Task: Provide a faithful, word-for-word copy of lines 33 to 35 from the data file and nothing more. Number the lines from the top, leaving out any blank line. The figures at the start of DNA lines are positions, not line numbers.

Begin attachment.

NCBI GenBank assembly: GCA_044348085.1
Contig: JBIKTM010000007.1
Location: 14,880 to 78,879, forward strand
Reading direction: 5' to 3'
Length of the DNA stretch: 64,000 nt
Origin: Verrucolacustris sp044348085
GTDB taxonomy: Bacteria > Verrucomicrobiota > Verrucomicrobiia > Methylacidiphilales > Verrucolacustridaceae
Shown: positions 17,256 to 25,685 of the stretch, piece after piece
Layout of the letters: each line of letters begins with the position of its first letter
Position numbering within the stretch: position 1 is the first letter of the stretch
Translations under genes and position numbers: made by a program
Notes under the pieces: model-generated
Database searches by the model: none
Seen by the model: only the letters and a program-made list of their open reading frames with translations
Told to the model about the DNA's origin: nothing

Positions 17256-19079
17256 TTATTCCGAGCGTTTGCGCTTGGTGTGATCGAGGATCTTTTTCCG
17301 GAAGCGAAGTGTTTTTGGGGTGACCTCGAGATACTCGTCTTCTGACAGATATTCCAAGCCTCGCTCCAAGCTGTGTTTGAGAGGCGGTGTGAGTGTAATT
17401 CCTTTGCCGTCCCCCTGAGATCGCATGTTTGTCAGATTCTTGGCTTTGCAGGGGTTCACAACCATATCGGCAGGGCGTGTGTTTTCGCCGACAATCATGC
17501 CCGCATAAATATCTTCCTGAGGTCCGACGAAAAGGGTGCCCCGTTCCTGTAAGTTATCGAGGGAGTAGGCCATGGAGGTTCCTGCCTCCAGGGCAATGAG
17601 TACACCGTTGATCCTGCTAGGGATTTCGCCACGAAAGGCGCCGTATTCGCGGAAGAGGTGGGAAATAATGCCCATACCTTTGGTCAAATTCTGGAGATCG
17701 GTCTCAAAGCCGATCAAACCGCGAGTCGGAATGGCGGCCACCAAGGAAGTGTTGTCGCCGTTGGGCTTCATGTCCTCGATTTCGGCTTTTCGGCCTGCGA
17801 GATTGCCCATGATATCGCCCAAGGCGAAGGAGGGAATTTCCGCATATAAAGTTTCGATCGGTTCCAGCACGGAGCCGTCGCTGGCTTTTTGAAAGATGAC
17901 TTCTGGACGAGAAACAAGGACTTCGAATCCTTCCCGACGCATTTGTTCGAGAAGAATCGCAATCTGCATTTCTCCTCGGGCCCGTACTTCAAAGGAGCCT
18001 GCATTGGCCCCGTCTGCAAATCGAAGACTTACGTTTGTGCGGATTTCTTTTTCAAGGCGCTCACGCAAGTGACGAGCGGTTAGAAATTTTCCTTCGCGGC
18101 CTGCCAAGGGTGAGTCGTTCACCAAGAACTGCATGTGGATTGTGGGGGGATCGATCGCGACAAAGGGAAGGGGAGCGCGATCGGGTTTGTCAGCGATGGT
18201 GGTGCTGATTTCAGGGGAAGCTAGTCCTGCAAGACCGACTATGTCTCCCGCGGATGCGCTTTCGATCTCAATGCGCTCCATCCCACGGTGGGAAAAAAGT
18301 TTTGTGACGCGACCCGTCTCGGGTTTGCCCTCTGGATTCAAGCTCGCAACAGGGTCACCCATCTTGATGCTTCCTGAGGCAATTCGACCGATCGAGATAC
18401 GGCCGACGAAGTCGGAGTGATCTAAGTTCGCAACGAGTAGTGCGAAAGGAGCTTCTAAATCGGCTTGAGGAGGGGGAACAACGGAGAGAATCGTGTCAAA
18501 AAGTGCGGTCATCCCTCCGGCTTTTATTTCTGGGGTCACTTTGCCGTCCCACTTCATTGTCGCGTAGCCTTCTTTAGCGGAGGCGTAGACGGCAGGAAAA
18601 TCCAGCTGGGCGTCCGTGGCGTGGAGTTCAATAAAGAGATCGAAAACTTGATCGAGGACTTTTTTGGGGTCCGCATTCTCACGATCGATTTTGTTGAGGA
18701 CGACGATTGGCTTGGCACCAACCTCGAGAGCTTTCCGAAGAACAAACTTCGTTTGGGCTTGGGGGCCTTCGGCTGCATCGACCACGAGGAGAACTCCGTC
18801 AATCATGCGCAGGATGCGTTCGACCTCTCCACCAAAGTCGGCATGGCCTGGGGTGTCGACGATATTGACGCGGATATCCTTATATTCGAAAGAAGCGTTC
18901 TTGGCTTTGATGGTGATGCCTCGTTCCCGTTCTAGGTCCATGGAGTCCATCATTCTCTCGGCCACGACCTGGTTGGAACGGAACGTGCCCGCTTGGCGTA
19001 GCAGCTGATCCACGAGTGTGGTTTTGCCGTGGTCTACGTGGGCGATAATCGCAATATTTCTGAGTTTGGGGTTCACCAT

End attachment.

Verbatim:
18801 AATCATGCGCAGGATGCGTTCGACCTCTCCACCAAAGTCGGCATGGCCTGGGGTGTCGACGATATTGACGCGGATATCCTTATATTCGAAAGAAGCGTTC
18901 TTGGCTTTGATGGTGATGCCTCGTTCCCGTTCTAGGTCCATGGAGTCCATCATTCTCTCGGCCACGACCTGGTTGGAACGGAACGTGCCCGCTTGGCGTA
19001 GCAGCTGATCCACGAGTGTGGTTTTGCCGTGGTCTACGTGGGCGATAATCGCAATATTTCTGAGTTTGGGGTTCACCAT